@Thomas,
Thomas wrote:

cicerone wrote:
Anybody worried yet?

Certainly not the bond market -- yields on long-term US government bonds remain as low as ever. ....

You're looking at the wrong rates: look at TIPS (inflation-protected-securities totalling $600 billion, i.e. accounting for less than 10% of the $7 trillion Treasury market) had a total return of 12.8% over the past year, while nominal Treasury bonds lost 2.2%. Demand for nominal securities is so bad the Treasury announced yesterday during 2010 it plans to sell close to $100 billion of TIPS - that compares with $58 billion in 2009.

Read the Financial Times today as well:
Quote:
Bankruptcy could be good for America
By Gideon Rachman
Published: January 12 2010 02:00 | Last updated: January 12 2010 02:00

http://www.ft.com/cms/s/0/4d329870-ff1a-11de-a677-00144feab49a.html?nclick_check=1
High Seas
 
  1  
Reply Tue 12 Jan, 2010 12:54 pm
@High Seas,
P.S. the link seems to require registration unless user is logged into the FT database, so here's the complete text of this article:
Quote:
Bankruptcy could be good for America

By Gideon Rachman

Published: January 12 2010 02:00 | Last updated: January 12 2010 02:00

In Winnie-the-Pooh , there is a significant moment when the bear is asked whether he wants honey or condensed milk with his bread. He replies "both". You can get away with this sort of thing if you are a much loved character in children's literature. But it is more problematic when great nations start behaving in a childish fashion. When Americans are asked what they want - lower taxes, more lavish social spending or the world's best-funded military machine - their collective answer tends to be "all of the above".

The result is that the US is piling up debt. A budget deficit of about 12 per cent of gross domestic product is understandable as a short-term reaction to a huge financial crisis. What should worry Americans is that, with entitlement spending set to surge, there is no credible plan to bring the budget deficit under control over the medium term.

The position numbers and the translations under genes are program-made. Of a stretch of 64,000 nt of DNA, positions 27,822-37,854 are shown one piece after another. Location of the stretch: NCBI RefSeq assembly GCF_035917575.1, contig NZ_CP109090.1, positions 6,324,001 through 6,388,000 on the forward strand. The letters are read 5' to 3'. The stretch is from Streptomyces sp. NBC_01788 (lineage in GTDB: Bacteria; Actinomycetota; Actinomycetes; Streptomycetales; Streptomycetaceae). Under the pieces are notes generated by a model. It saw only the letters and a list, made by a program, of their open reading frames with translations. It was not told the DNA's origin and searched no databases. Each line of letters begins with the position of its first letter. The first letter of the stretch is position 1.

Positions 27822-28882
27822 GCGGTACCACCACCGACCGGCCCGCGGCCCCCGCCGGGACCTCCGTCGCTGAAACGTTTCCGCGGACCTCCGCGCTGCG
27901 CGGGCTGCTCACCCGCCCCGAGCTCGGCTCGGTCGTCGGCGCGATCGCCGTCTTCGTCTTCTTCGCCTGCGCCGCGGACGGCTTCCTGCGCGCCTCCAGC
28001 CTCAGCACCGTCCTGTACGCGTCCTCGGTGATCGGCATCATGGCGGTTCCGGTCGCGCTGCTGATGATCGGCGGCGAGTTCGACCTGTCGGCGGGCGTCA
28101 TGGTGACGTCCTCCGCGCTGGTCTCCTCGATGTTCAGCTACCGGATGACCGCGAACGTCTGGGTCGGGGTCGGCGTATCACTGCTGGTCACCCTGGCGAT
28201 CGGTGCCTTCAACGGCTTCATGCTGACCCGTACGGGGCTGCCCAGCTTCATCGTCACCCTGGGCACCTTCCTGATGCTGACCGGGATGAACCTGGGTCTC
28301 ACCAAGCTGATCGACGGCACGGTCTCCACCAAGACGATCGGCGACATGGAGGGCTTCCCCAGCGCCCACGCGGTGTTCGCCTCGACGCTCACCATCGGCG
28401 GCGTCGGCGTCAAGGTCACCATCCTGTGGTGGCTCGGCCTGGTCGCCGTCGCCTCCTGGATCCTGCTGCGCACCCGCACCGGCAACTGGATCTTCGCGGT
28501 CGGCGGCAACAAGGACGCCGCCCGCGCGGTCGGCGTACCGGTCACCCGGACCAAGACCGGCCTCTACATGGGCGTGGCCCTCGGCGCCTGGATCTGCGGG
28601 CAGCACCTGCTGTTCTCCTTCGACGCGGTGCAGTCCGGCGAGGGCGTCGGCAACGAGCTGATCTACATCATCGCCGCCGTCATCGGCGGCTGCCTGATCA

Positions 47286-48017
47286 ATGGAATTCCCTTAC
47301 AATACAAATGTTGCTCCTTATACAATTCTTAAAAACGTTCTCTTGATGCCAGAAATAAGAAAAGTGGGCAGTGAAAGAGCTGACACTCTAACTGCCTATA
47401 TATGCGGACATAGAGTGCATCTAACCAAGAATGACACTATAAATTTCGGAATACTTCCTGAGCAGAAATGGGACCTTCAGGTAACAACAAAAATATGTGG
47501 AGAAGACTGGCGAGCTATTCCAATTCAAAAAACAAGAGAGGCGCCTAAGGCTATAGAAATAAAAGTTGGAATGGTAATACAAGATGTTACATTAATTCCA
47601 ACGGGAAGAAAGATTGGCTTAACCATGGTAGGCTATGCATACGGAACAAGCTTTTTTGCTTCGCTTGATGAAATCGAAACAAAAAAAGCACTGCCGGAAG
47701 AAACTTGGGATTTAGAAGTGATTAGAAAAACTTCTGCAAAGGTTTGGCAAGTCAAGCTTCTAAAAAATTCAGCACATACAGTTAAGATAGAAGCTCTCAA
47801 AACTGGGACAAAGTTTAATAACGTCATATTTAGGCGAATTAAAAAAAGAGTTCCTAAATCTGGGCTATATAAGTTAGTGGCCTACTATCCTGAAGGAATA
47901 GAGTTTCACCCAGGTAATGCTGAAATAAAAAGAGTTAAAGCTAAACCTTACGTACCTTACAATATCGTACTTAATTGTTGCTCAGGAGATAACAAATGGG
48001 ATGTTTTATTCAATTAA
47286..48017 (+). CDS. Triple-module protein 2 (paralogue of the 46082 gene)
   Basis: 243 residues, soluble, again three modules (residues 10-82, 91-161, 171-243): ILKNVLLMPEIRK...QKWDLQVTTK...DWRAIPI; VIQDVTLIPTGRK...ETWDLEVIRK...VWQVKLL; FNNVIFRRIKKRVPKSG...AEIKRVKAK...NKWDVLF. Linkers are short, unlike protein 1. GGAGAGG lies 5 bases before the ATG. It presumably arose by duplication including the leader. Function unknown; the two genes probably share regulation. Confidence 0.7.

The US has formidable strengths that will allow its government to be profligate for far longer than other nations could get away with. But if the US keeps running huge deficits, sooner or later the country will start flirting with bankruptcy. Oddly, it might be best if the crisis came sooner rather than later. For a surprising number of countries, running out of money has been the prelude to national renewal.

The two biggest and most beneficial geopolitical stories of the past 30 years - the spread of democracy and of globalisation - were driven by a succession of states finding their coffers empty.

The background to Deng Xiaoping's liberalisation of the Chinese economy in 1978 was a fiscal and foreign exchange crisis. Finding itself desperately short of cash, the Chinese government was much more willing to embrace heterodox economic ideas that promised to deliver faster growth and higher revenues. The rest is history.

It was the same story when India embraced economic reform in 1991. The Indian government found itself with foreign reserves that were worth just two weeks' worth of imports. The Indians had to send gold to London to secure an emergency loan from the International Monetary Fund. But Manmohan Singh - then finance minister, now prime minister - urged his colleagues to "turn this crisis into an opportunity to build a new India". They succeeded triumphantly.

Or take Latin America in 1982. When Mexico defaulted on its debts in that year, it triggered an economic crisis across the whole continent. But the long-term consequences of that crisis were beneficial. As Michael Reid, author of a recent history, has pointed out, "dictatorships buckled under the opprobrium of economic failure". The Argentine junta fell in 1983; Brazil moved to democracy in 1985.

Disastrous problems with government finances also played a huge role in provoking the reforms that eventually did for the Soviet Union. When Mikhail Gorbachev came to power in Moscow, he was faced with a national debt that almost doubled in his first three years in office. It was those financial pressures that helped to persuade him that economic reform - perestroika - was unavoidable.